Goldman Environmental Prize Winners Announced, Chevron Hits the Ceiling

by | Apr 14, 2008

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goldman_winners.jpgThe 2008 Goldman Environmental Prize recipients have been named and Chevron isn’t happy. The prizes reward grass-roots environmental work.

This year’s recipients include a duo from Ecuador who are fighting Chevron. The two Ecuadoreans have waged a 14-year fight to bring Chevron to account for what they allege is massive oil contamination in the Amazon. More on the background here.

Chevron pounced on the news, immediately issuing a press release and holding a press briefing saying that the company objects “to the Goldman Foundation over its selection of personal injury lawyer Pablo Fajardo and his associate, Luis Yanza, who were revealed today as 2008 Goldman prize recipients. Chevron regrets that the organizers of the Goldman Environmental Prize were skillfully misled into naming Mr. Fajardo and Mr. Yanza as prize winners.”

“While both Mr. Fajardo and Mr. Yanza are being lauded as environmental crusaders, the truth is their actions have protected the culprit – state-owned oil company Petroecuador,” Chevron spokesman Kent Robertson says in the statement. “They have even tried to block clean up efforts and extended miserable conditions for those they say they are defending.”

“These two men have twisted the facts in a legal case waged against Chevron for pure financial gain. Fictitious claims of cancer made by their associates have been thrown out of Federal Court in San Francisco. Mr. Fajardo and Mr. Yanza are ignoring the ongoing pollution in Ecuador by Petroecuador and are using it to seek billions of dollars in damages for decades ago operations in the region by Texaco Petroleum. Chevron became a convenient but unjust lawsuit target after it acquired Texaco in 2001.”

It’s not really clear what Chevron hopes to achieve by issuing such a release or holding press conferences. The award is completely subjective. Prize winners are selected by an international jury from confidential nominations submitted by environmental organizations and individuals.

As you might expect, Chevron’s denouncement was quickly followed by a press release from the Amazon Defense Coalition which, in part, stated that, “Chevron Corp. has only itself to blame for facing a looming judgment of up to $16 billion in a historic environmental case in Ecuador, because it produced most of the evidence that is now being used against it, say representatives of the Amazon Defense Coalition, a group representing 80 communities and five indigenous groups in the class-action lawsuit.”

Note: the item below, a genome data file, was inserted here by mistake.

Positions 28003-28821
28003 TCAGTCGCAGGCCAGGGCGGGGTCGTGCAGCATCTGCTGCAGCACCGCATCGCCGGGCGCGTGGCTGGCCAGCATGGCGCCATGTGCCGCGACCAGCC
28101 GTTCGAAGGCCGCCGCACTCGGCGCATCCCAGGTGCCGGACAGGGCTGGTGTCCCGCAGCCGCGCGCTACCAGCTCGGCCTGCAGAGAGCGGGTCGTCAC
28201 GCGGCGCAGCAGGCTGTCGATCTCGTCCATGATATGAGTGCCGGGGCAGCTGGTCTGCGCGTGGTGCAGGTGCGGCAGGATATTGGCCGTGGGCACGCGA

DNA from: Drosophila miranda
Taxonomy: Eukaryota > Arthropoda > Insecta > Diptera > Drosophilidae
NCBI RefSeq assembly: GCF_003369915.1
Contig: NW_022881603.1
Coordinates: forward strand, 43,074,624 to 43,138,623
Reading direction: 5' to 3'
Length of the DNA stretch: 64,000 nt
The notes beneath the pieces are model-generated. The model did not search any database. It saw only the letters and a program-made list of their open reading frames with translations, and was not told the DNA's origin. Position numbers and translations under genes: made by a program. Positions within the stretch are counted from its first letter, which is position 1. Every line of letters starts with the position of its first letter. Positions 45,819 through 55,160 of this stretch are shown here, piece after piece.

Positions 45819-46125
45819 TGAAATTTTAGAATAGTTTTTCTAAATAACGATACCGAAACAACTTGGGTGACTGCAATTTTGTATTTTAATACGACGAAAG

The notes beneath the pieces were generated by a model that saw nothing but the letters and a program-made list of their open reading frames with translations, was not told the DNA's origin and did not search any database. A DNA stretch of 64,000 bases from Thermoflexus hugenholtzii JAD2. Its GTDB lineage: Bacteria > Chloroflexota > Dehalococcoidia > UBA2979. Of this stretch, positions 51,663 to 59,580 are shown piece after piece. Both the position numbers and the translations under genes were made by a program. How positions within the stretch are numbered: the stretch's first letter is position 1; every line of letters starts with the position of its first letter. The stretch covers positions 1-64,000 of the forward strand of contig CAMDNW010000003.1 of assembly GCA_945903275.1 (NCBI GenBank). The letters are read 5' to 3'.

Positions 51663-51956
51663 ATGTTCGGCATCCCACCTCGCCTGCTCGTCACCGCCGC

This year’s winners are (in words from the Goldman Award) :

Pablo Fajardo Mendoza, 35, and Luis Yanza, 46, Ecuador:
In the Ecuadorian Amazon, Fajardo and Yanza lead one of the largest environmental legal battles in history against oil giant Chevron, demanding justice for the massive petroleum pollution in the region.

Feliciano dos Santos, 43, Mozambique:
Using traditional music, grassroots outreach and innovative technology to bring sanitation to the most remote corners of Mozambique, Feliciano dos Santos empowers villagers to participate in sustainable development and rise up from poverty.

Rosa Hilda Ramos, 63, Puerto Rico:
In the shadow of polluting factories in Catan?o, a city across the bay from San Juan, Ramos leads her community to permanently protect the Las Cucharillas Marsh, one of the last open spaces in the area and one of the largest wetlands ecosystems in the region.

Jesus Leon Santos, 42, Mexico:
In Oaxaca, where unsustainable land-use practices have made it one of the world’s most highly-eroded areas, León leads a land renewal program that employs ancient indigenous practices to transform depleted soil into arable land.

Marina Rikhvanova, 46, Russia:
As Russia expands its petroleum and nuclear interests, Rikhvanova works to protect Siberia’s Lake Baikal, one of the world’s most important sources of fresh water, from environmental devastation brought on by these polluting industries.

Ignace Schops, 43, Belgium:
Raising more than $90 million by bringing together private industry, regional governments, and local stakeholders, Schops led the effort to establish Belgium’s first and only national park, protecting one of the largest open green spaces in the country.

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